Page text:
Lung cancer is the third most common cancer and is the leading cause of cancer death in England. In 2017, there were almost 39,000 new cases of lung cancer and just over 28,000 related deaths.
This report considers how NICE’s evidence based guidance can contribute to improvements in the care of people with lung cancer.
Published November 2019
Most lung cancers are associated with smoking. The number of people who smoke has been dropping over the last 4 decades, but more can be done to help people stop.
NICE recommends public awareness campaigns to boost recognition of the signs and symptoms of lung cancer, including in those who have never smoked. Combined with faster referral this has led to more people being seen by a specialist within the recommended 2 weeks.
Advances in diagnostic capabilities has led to increased use of tumour markers and more pathological confirmations. This allows for more decisions around prognosis and targeted treatment options.
More people are receiving treatment for lung cancer, with surgery rates for non-small-cell lung cancer (NSCLC) having doubled since 2009.
Survey results suggest that most people with lung cancer have a positive experience of care overall, but there is room for improvement. Improving communication and ensuring the availability of specialist nurses can help to achieve this.
This report highlights progress made by the health and care system in implementing NICE guidance. We recognise that change can sometimes be challenging and may require pathway reconfiguration. Additional resources such as training and new equipment may also be required.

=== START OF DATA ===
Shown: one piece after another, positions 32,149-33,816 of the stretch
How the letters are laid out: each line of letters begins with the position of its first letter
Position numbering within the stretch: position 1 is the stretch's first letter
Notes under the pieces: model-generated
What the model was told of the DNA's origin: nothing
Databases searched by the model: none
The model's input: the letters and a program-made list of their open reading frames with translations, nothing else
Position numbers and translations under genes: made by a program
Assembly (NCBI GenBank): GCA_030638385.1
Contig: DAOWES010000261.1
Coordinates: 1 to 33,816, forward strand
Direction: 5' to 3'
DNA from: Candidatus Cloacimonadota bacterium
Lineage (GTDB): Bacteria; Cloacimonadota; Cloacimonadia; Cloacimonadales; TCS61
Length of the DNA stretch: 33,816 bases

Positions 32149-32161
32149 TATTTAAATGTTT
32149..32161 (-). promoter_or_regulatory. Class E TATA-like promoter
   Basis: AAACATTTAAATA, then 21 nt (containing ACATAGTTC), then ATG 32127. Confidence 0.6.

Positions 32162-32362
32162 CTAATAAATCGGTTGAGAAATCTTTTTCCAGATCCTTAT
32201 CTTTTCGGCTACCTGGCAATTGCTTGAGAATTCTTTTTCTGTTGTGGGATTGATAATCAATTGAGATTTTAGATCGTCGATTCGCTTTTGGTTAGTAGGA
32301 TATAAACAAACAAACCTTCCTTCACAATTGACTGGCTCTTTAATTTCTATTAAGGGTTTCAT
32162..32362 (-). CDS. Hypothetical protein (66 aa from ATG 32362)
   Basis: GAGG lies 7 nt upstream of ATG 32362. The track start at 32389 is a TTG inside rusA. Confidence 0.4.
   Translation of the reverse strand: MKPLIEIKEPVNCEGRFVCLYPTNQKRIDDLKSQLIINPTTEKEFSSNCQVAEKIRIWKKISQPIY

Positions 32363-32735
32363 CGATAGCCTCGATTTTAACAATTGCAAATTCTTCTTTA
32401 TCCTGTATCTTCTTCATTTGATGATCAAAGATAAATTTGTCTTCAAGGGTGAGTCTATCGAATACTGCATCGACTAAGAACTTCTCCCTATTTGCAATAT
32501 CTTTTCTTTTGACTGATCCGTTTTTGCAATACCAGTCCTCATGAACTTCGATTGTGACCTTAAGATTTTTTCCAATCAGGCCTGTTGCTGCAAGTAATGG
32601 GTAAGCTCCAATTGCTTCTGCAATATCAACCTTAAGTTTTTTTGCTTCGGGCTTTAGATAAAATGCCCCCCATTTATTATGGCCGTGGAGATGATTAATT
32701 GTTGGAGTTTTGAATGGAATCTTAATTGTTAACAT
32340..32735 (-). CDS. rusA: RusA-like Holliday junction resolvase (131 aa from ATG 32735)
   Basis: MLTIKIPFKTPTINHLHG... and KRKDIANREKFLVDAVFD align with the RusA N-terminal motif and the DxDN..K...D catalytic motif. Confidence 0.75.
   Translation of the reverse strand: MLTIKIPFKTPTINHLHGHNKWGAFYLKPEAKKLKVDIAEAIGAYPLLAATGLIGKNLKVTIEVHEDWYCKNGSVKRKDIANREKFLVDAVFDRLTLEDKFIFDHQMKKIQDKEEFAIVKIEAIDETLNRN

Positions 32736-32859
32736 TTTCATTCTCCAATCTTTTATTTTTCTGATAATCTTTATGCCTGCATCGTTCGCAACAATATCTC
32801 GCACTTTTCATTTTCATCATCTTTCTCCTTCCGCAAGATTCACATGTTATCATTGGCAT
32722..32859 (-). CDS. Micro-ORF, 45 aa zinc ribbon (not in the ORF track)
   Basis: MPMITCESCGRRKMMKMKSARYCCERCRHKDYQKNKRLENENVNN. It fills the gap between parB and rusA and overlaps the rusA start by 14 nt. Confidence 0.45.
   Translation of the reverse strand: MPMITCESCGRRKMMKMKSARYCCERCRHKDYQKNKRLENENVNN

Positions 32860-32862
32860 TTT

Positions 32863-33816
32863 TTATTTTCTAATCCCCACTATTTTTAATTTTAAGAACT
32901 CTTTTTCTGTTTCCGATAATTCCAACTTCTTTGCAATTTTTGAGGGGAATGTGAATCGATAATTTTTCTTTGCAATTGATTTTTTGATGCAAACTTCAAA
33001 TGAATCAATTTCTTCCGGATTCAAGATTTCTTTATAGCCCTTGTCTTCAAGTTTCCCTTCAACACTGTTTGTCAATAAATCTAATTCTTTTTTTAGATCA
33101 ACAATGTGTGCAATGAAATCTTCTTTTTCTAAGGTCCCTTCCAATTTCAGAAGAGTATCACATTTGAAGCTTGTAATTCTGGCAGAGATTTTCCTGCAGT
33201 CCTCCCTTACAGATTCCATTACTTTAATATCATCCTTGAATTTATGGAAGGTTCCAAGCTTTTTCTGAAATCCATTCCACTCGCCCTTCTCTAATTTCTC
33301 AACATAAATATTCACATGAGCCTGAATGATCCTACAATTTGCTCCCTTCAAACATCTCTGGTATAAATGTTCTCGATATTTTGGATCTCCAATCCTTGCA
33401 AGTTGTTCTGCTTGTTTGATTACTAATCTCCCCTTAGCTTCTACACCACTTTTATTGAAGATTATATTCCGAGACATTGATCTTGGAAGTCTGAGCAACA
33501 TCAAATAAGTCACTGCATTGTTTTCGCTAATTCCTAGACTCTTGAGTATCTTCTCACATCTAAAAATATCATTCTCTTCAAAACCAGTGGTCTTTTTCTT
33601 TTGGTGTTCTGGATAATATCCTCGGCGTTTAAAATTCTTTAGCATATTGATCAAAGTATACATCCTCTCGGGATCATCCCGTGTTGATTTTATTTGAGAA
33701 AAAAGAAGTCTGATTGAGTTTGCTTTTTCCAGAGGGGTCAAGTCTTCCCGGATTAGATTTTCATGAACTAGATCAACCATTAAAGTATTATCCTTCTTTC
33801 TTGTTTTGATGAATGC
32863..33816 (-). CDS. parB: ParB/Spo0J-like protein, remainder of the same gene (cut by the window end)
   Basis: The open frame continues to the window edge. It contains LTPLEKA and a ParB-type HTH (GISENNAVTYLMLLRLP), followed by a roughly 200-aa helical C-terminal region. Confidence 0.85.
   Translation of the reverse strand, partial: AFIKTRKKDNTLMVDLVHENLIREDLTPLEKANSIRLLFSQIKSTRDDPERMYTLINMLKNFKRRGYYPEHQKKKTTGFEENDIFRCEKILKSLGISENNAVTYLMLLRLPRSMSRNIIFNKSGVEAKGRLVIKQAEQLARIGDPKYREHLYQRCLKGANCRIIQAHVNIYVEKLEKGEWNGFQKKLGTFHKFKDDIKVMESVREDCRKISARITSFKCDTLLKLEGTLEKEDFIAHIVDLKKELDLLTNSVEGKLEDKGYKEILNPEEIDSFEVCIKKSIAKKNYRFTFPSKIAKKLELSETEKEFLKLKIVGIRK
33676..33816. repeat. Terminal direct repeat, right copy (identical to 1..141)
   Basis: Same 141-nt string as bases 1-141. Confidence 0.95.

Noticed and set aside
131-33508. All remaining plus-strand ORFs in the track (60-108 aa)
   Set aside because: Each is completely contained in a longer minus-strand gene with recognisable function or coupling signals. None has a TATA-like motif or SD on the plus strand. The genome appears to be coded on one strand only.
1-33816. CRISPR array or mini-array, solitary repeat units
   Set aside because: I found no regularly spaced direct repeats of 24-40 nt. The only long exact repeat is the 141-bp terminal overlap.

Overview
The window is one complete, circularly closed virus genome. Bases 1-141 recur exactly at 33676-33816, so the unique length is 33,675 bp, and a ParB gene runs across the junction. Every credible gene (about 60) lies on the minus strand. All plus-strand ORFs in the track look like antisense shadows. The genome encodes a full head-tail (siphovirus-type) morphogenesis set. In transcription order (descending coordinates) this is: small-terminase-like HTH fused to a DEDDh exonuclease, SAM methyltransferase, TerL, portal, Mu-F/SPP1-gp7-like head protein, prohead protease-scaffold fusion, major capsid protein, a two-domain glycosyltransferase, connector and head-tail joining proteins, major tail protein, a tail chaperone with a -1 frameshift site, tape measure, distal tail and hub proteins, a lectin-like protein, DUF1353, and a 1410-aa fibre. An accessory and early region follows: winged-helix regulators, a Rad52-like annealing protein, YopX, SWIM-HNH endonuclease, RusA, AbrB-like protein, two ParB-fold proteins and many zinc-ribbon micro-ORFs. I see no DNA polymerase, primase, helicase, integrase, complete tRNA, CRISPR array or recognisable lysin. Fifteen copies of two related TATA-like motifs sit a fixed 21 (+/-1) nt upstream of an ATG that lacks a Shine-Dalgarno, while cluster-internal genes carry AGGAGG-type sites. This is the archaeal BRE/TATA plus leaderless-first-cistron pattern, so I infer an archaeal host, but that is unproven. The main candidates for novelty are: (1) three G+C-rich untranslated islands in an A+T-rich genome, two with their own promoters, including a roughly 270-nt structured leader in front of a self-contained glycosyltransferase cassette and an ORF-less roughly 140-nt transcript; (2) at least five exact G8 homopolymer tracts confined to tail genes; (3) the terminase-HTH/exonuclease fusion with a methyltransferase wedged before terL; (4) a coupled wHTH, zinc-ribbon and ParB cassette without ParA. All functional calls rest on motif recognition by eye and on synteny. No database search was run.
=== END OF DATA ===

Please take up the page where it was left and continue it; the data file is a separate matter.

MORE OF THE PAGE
We work with partners including NHS England, Public Health England and NHS Improvement to support these changes, and we also look for opportunities to make savings by reducing ineffective practice.
Why focus on lung cancer?
NICE impact reports review how NICE recommendations for evidence-based and cost-effective care are being used in priority areas of the health and care system, helping to improve outcomes where this is needed most.
Since 2005 and the publication of NICE’s first guideline on lung cancer, we have produced a suite of lung cancer related guidance, which aim to improve outcomes by focusing on survival rates and ensuring the most effective tests and treatments are used.
In England, overall survival rates for cancers are improving but there is still a marked difference between lung cancer and other cancers. Between 2012 and 2016 more than 95% of people with breast or prostate cancer survived more than 1 year after their diagnosis, compared to less than 40% of people with lung cancer.
There is an even greater difference between 5-year survival rates. More than 85% of people with breast or prostate cancer survived more than 5 years but just over 15% of people with lung cancer survived this long. When comparing with other countries in Europe, England’s long-term survival for people with lung cancer is poor, ranking 26th out of 29 countries.
Acknowledging this, the NHS Long Term Plan focuses on the faster diagnosis of all cancer in order for people to have the best chance of curative treatment and improve long-term survival. This is set out with several milestones with the aim of diagnosing 75% of cancers at stage 1 or 2 by 2028.
We routinely collect data which give us information about the uptake of our guidance. To produce this report, we have worked with national partners to select those data which tell us how NICE guidance might be making a difference in priority areas of lung cancer care. They also highlight areas where there is still room for improvement.